Warning: array_reduce() expects parameter 1 to be array, null given in /var/www/html/app/lib/ca/Attributes/Values/LengthAttributeValue.php on line 189 Knowlton School Digital LibraryWork30 St Mary Axe 
The building was designed by Lord Foster, his then business partner Ken Shuttleworth, and Arup engineers, and was constructed by Skanska of Sweden in 2001-2004. The Swiss Re Headquarters at 30 St Mary Axe,popularly known as the Gherkin, won the Stirling Prize for 2004. 30 St Mary Axe is London's first environmental skyscraper, located in the heart of the City of London. A comprehensive range of sustainable measures mean that the building will use 50% less energy than a traditional prestige office building. Fresh air is drawn up through the spiraling light-wells to naturally ventilate the office interiors and minimize reliance on artificial cooling and heating. The light-wells and the shape of the building maximize natural daylight, moderate the use of artificial lighting and allow views out from deep within the building. The exterior cladding consists of 5,500 flat triangular and diamond shaped glass panels, which vary at each level. The glazing to the office areas consists of a double-glazed outer layer and a single-glazed inner screen that sandwich a central ventilated cavity which contains solar-control blinds. The building is currently the 6th tallest in London.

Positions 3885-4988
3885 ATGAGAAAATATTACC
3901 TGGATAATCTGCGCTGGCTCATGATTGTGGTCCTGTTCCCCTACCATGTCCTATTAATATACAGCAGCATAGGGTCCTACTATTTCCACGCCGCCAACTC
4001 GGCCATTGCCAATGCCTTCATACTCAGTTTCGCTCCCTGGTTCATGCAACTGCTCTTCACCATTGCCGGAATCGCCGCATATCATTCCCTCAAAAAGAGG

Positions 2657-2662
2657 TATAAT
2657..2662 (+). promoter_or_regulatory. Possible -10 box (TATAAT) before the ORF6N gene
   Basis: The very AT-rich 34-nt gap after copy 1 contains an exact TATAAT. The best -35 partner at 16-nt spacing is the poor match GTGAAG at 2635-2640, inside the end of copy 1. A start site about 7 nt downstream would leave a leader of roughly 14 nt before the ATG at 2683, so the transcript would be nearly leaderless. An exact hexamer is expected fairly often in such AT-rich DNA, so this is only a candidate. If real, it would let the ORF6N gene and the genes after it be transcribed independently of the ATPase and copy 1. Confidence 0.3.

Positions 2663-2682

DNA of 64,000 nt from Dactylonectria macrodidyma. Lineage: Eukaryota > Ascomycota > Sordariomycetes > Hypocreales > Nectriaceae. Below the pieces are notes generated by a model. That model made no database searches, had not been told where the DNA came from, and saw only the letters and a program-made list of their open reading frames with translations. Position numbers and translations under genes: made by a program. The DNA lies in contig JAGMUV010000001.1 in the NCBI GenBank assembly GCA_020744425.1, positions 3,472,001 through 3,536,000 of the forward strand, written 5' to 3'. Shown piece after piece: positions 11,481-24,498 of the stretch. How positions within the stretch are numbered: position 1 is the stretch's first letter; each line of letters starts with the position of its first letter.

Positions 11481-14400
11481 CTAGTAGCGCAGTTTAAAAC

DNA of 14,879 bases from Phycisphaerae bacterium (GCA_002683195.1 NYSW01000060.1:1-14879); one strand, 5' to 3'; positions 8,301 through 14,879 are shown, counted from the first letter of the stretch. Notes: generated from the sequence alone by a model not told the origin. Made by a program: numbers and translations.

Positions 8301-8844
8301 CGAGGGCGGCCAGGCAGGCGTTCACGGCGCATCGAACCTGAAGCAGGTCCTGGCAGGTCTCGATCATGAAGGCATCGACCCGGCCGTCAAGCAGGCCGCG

"London's first ecological tall building and an instantly recognizable addition to the city's skyline, 30 St Mary Axe is rooted in a radical approach - technically, architecturally, socially and spatially. Commissioned by Swiss Re, one of the world's leading reinsurance companies, it rises forty-one stories and provides 76,400 square meters of accommodation, including offices and a shopping arcade accessed from a newly created public plaza. At the very top of the building is London's highest occupied floor - a club room that offers a spectacular 360-degree panorama across the capital."
Keywords: London, England, views, high-rise, office building, commercial structures, public plaza, green architecture, multistory buildings, energy conservation systems, site reuse, environmental planning, 30 Saint Mary Axe